Rural Tanzania appears to be set for a very large increase in renewable power. A hybrid solar-geothermal project has been funded to the tune of $50 million dollars. Off-grid photovoltaics will be used in ten remote rural areas, and 100 MW of geothermal will be encouraged. Small-scale projects, such as a 5 MW facility in western Tanzania are already nearly finished.
In a developed country like the US or Germany, a renewable energy project that could power 70,000 homes would be large or very large and worth some celebration. In remote areas of Tanzania it is game-changing. For example, some medical clinics in western Tanzania can’t operate efficiently at night, because they do not have electricity. Doctors and nurses can’t perform at their best when they have to conduct surgical procedures by flashlight or lantern. Patients have died following such procedures. Also, spotty or no refrigeration means there are no vaccines or damaged ones. The same is true for blood transfusions.
For remote, rural students who want to do homework at night, they can’t if they don’t have kerosene for lamps. If they can’t do homework, they don’t learn as much and their grades suffer.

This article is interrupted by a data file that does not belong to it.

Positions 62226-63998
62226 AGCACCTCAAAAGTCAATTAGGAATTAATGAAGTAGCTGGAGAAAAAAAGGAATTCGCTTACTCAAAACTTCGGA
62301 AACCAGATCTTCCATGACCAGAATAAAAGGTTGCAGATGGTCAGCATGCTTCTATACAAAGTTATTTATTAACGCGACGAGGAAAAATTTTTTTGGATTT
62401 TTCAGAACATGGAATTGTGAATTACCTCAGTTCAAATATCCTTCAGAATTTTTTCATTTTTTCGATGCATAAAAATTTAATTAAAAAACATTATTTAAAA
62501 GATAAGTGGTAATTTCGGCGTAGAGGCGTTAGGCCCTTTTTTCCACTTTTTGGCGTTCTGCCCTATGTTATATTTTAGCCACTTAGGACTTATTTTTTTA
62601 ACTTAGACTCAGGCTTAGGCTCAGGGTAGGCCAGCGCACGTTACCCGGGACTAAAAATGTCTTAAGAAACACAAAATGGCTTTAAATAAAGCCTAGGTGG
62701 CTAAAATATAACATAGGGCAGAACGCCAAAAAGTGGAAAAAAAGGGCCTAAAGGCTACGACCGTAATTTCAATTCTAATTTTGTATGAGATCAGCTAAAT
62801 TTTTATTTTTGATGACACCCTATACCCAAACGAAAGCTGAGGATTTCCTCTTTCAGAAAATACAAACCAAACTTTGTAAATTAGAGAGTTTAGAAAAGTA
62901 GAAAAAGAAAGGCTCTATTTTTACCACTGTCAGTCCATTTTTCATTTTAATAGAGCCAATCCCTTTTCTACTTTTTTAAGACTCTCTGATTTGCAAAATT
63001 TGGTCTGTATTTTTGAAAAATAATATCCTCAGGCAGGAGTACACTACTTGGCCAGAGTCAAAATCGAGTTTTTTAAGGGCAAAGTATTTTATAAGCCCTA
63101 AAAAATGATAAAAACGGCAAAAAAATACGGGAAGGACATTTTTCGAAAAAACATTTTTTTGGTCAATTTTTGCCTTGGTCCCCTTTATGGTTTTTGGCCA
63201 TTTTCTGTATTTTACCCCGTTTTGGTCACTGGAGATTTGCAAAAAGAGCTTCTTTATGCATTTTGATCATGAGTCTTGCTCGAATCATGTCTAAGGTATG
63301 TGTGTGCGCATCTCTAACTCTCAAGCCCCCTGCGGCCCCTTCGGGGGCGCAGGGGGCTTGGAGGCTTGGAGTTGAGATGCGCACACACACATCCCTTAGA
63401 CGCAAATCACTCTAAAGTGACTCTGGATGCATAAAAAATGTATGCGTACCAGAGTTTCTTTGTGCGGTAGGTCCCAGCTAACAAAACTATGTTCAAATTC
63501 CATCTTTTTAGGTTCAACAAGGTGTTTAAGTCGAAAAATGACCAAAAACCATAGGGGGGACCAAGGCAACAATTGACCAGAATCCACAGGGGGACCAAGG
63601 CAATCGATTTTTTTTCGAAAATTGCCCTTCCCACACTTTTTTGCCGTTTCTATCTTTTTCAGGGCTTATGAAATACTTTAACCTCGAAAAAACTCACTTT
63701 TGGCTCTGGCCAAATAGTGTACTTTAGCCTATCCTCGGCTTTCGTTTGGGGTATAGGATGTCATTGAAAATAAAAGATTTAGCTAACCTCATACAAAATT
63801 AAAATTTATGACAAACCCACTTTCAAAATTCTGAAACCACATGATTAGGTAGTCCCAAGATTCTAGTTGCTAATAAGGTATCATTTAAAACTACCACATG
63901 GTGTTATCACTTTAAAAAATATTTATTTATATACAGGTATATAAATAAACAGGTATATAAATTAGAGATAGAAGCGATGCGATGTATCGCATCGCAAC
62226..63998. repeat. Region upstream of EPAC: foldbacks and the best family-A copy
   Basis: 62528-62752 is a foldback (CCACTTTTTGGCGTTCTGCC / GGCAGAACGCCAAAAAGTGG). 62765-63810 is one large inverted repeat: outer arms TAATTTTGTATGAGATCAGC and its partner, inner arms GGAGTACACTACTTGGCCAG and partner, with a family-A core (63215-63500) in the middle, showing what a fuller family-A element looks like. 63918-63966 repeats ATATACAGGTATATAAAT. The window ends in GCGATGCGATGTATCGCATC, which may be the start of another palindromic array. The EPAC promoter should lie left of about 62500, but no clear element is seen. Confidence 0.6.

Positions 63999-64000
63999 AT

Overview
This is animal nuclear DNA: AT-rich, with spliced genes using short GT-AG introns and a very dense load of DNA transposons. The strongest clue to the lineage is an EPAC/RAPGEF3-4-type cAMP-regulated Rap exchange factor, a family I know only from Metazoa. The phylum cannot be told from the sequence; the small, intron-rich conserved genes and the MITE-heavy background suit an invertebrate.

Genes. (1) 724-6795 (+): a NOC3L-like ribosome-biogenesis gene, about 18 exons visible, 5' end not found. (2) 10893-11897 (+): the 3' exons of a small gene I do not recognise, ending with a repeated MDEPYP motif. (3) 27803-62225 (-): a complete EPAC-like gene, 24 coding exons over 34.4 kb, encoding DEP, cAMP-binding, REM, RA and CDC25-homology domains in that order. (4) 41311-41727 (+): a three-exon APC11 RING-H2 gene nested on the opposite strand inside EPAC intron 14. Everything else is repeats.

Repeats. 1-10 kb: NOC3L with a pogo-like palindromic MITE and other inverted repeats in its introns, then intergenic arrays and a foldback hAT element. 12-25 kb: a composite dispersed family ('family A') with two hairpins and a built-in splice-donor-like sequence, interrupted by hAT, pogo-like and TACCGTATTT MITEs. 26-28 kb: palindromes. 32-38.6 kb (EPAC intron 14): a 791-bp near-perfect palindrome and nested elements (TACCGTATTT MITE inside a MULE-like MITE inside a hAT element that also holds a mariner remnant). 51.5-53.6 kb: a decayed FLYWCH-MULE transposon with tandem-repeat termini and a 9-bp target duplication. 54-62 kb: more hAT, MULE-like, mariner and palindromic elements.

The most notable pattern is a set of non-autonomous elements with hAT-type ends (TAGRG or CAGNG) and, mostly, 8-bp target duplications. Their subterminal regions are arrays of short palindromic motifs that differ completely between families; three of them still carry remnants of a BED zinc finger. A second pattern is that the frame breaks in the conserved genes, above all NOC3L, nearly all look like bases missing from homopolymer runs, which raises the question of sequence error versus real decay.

Tanzania is also one of the poorest countries in the world, and this status is connected to the fact that they also don’t have nearly as much electrical power available. One source stated that the average American uses 140x as much electricity as the average Tanzanian.
According to the World Bank, only about 3% of rural Tanzanians have access to electricity. About 95% are using firewood for cooking, which obviously has some perils, such as smoke inhalation and accidental fires.
So, building renewable energy infrastructure to power 70,000 Tanzanian homes in rural areas where most residents don’t have consistent access to reliable sources of electricity could have some huge benefits – for public health and poverty reduction.
This article was originally published on CleanTechnica. Reproduced with permission